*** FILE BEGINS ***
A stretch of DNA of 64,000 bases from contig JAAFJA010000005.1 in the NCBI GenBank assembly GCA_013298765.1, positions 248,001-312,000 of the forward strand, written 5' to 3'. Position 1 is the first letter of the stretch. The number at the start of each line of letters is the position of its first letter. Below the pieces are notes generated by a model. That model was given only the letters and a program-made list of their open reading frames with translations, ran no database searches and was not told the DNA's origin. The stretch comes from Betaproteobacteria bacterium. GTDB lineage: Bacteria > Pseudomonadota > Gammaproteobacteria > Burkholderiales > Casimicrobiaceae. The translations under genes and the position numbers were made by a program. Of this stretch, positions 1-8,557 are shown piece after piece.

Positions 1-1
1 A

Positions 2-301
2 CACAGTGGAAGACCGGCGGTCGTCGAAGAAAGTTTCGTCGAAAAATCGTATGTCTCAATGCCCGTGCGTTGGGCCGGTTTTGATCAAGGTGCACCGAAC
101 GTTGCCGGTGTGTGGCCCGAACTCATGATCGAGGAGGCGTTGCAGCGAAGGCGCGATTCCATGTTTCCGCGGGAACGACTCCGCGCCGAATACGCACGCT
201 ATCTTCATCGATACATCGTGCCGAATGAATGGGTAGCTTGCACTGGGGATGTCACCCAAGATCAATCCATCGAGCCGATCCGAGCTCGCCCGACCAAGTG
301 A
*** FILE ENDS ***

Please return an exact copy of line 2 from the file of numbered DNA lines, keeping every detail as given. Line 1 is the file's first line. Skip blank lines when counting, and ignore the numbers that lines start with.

Positions 1-1